3.1.5 The Master Processor resides on the Master Processor Electronics (MPE) Board which is one of the four boards located in the Card Cage forming the heart of the Platesetter's electronic system (page 2-63 and Figure 2-28). These four boards communicate with each other through the card cage backplane and with the rest of the recorder through a network of data cables. A Serial Peripheral Interface (SPI) bus is used for communication between the MPE and the various satellite boards including the engine, the plate picker electronics and the load/unload electronics (page 2-65; Figure 2-2). The SPI bus is a full-duplex, master-slave bus in which the MPE is the "master" and the satellites are the "slaves". Only the master can initiate a transaction and polls all the satellites on a regular basis (page 2-68).
3.1.6 Summarizing, there are four levels of "intelligence" in the system:
(a) the PlateMaster Server which receives the approved images files, stores and forwards them to one of the workstations of the Platesetter;
(b) the Allegro workstation which rips the image and starts the imaging process by forwarding them to the recorder;
(c) the Master Processor which runs the Embedded Control Software controlling the recorder; and
(d) the various satellite units which work under the commands of the Master Processor, but are controlled by their own "slave" boards.
3.2 The plate production system employed in the method of claim 1 consists of:
- a front end server (12) for transferring digital data files, and
- a platemaker (16) comprising
- an imaging engine (20) for recording images onto the printing plates, and
- a plate handler (18) for storing several stacks of printing plates.
The method for printing the plates comprises the steps of:
- sending job data from the front end server to the imaging engine, the job data including information on the type of plate required for the job and
- sending commands from the imaging engine to the plate handler including instructions to the plate handler about what cassette needs to be accessed.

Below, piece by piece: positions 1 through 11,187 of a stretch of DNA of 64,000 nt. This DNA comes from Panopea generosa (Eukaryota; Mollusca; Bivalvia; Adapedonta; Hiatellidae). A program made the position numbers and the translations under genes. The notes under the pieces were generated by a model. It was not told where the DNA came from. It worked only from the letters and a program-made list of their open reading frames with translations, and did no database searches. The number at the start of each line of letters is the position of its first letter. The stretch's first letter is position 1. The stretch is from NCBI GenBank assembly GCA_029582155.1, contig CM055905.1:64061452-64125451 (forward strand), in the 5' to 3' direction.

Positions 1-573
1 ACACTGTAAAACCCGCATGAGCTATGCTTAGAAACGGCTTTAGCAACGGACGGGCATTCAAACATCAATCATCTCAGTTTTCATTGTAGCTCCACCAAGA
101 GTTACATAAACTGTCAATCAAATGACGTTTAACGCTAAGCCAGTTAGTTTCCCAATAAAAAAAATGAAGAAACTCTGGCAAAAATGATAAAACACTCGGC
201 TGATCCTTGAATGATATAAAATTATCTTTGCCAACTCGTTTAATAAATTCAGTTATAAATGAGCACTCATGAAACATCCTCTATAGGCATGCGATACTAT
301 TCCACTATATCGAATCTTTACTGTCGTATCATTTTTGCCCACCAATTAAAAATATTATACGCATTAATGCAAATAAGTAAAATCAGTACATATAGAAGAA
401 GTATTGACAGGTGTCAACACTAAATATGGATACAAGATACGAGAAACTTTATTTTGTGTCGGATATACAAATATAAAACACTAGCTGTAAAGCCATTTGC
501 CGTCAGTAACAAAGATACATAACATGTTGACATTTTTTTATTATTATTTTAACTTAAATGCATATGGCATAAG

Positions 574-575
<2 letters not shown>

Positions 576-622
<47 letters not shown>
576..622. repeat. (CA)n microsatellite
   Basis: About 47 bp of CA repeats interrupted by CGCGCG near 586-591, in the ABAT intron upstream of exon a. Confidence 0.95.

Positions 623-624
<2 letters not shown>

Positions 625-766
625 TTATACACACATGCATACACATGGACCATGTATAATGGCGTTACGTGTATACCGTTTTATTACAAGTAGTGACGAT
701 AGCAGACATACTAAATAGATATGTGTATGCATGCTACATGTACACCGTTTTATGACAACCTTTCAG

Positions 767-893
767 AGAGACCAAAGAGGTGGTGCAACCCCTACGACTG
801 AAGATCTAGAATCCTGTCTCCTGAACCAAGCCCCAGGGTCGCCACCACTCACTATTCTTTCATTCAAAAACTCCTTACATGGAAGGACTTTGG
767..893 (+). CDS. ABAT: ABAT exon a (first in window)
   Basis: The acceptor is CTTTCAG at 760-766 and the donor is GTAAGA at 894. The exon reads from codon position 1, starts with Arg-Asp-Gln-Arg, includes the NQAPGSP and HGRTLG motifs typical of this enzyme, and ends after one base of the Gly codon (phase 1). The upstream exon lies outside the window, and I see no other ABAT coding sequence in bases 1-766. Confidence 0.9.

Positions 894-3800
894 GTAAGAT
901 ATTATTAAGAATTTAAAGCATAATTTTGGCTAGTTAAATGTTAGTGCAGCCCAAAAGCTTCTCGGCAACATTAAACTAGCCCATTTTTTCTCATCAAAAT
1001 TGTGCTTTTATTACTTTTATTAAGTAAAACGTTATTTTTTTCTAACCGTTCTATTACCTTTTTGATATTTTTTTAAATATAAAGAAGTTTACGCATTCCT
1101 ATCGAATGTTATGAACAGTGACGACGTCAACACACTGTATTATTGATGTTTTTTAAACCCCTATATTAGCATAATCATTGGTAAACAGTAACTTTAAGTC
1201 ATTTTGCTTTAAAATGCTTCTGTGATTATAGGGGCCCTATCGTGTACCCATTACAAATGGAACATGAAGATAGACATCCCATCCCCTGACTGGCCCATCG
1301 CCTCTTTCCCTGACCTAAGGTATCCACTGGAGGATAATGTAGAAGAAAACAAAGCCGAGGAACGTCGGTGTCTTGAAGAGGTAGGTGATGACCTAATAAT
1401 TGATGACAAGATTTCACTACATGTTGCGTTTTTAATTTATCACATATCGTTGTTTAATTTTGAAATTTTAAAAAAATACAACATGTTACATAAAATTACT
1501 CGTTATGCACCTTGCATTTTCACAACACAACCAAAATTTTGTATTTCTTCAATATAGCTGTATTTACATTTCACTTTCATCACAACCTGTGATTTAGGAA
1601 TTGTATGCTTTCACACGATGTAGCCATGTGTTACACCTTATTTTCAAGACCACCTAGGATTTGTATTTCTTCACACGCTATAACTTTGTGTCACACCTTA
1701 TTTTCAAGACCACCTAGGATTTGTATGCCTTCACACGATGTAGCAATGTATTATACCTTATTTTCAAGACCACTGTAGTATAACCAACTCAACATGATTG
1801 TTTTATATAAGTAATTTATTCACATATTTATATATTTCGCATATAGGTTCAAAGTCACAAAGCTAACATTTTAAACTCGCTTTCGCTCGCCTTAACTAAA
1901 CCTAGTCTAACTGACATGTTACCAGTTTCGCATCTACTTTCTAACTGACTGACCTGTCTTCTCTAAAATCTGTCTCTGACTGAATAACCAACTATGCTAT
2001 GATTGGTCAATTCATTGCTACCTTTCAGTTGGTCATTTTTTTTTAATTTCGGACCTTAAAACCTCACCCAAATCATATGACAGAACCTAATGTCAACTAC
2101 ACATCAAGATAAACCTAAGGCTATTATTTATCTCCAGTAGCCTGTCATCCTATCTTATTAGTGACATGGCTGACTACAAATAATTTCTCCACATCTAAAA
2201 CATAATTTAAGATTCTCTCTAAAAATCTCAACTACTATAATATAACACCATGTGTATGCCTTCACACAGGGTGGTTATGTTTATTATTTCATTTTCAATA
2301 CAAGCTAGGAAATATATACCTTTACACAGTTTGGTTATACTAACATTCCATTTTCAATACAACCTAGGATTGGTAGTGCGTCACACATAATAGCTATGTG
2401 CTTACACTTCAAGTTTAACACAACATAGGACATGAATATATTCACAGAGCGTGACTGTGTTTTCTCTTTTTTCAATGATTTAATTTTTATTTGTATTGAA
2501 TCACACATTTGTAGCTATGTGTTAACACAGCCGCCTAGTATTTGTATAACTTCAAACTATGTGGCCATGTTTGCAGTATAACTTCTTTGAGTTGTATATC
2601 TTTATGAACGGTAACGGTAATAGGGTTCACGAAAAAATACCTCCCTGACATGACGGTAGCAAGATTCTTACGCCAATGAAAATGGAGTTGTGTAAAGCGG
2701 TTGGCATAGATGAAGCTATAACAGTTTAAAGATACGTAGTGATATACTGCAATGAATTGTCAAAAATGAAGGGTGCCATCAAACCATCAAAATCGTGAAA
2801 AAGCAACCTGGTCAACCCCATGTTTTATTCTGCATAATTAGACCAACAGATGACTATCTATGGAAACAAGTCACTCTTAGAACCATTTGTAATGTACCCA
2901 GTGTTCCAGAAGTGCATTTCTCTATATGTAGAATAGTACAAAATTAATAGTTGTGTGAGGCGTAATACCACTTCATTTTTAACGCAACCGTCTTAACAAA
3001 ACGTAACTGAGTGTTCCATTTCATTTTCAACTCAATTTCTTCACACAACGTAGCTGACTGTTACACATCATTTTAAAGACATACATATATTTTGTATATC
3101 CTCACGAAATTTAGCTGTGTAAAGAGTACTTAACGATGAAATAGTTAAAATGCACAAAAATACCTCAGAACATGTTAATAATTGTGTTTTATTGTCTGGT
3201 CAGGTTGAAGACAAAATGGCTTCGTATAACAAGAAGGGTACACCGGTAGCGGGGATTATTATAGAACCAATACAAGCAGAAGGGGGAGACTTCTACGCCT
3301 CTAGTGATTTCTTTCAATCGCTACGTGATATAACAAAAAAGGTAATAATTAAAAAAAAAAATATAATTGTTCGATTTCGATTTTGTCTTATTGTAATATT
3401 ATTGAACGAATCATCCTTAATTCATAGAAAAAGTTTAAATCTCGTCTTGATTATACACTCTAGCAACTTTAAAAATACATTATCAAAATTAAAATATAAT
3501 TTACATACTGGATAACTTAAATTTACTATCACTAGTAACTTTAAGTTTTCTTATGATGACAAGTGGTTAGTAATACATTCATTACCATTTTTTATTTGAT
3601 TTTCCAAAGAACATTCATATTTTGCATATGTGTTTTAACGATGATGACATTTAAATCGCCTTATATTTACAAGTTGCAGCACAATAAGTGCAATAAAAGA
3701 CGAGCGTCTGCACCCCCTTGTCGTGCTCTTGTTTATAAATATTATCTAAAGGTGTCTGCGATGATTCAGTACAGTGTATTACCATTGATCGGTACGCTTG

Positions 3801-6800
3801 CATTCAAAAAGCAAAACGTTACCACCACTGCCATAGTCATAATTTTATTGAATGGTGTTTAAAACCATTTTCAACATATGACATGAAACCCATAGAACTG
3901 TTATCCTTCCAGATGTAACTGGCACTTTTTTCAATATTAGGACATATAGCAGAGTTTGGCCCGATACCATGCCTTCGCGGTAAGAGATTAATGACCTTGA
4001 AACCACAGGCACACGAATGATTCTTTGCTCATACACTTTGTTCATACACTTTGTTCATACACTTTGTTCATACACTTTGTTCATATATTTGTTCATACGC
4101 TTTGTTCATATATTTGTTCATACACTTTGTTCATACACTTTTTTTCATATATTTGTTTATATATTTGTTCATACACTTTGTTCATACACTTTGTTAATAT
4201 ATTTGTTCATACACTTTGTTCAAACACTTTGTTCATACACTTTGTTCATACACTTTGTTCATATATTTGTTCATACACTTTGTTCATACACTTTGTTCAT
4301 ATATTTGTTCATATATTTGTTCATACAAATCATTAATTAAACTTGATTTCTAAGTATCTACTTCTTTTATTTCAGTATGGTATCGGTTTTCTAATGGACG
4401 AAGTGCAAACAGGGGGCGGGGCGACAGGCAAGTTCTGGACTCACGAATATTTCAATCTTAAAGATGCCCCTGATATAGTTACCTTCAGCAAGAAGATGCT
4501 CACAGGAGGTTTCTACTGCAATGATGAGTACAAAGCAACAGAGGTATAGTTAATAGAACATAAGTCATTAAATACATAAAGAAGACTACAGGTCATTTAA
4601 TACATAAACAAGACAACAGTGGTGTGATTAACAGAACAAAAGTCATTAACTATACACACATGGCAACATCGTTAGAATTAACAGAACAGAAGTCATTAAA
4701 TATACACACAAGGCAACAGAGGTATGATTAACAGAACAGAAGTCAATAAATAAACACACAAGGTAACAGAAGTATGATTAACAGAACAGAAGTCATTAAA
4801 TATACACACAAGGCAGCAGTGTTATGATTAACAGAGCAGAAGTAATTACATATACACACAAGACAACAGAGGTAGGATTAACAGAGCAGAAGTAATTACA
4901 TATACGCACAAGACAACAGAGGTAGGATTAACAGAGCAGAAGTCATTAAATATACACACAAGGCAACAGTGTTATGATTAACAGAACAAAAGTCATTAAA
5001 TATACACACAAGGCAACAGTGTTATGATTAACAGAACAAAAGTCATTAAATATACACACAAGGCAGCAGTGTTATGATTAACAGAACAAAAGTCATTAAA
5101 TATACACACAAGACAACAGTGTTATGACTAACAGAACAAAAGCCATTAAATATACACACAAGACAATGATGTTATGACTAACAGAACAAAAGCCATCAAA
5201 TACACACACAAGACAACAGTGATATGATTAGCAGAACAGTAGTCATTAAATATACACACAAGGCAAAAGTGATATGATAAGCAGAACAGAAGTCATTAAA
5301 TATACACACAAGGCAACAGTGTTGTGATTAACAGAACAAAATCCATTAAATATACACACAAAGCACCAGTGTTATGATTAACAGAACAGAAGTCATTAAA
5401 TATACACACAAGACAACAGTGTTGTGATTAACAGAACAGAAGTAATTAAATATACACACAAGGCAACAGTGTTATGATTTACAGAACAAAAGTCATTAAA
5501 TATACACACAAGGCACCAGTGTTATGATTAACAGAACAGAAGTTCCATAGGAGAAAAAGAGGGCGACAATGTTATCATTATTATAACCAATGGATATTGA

3.3 It is undisputed that the device features of the plate production system specified in claim 1 correspond to the following components of the plate production system disclosed in document E8:
- the front end server (12) to the PlateMaster server;
- the platemaker (16) to the Platesetter 3244;
- the imaging engine (20) to the engine; and
- the plate handler (18) to the cassette bay/autoloader.
3.4 The description of the opposed patent discloses with more detail the plate production system. It comprises in addition to the components mentioned in claim 1 a raster image processor (14) and a control terminal (30) (Figure 1 of the patent). The functions of these two components (RIP and control terminal) are taken over in the PlateMaster system of E8 by the Allegro workstation.
3.5 The first method feature of claim 1, namely sending job data from the front end server to the imaging engine, the job data including information on the type of plate required for the job, is also disclosed in E8. It is the function of the PlateMaster Server to send the job data to a specific Platesetter, ie to the imaging engine. The information on the type of plate required for the job is transmitted to the Platesetter by storing the job data in the hot folder associated with a specific type of plate.
3.6 The finding of the opposition division that the claimed method was novel was based on the second step of the method (decision under appeal, reasons point 5).
3.6.1 It is therefore to be decided whether the second method feature of claim 1, namely sending commands from the imaging engine to the plate handler including instructions to the plate handler about what cassette needs to be accessed, is disclosed in document E8.
3.6.2 The respondent proprietor argued that it was the Allegro workstation which controlled the plate flow within the platesetter and thus that it was the workstation which sent the command for accessing a given cassette. He referred in particular to the following sentence of E8 "The workstation begins to rasterize the incoming job while simultaneously starting a plate picking operation in the Platesetter" (page 1-6).
3.6.3 The board is however not persuaded that the conclusion drawn from this sentence by the proprietor is correct. This sentence is found in the general introduction to the system and means in the understanding of the board that the workstation informs the platesetter's operating system that a new job is waiting in the queue and that its processing should start. It is the Embedded Control Software, part of the operating system running on the MPE Board, which receives this command from the workstation and starts a corresponding image task which from then on coordinates all the plate motion and decides when the plate picking command is sent to the autoloader (page 2-25). Although the initial command is sent by the Allegro workstation, it generates a cascade of commands in the recorder which ends with the picking of a plate by the plate picker.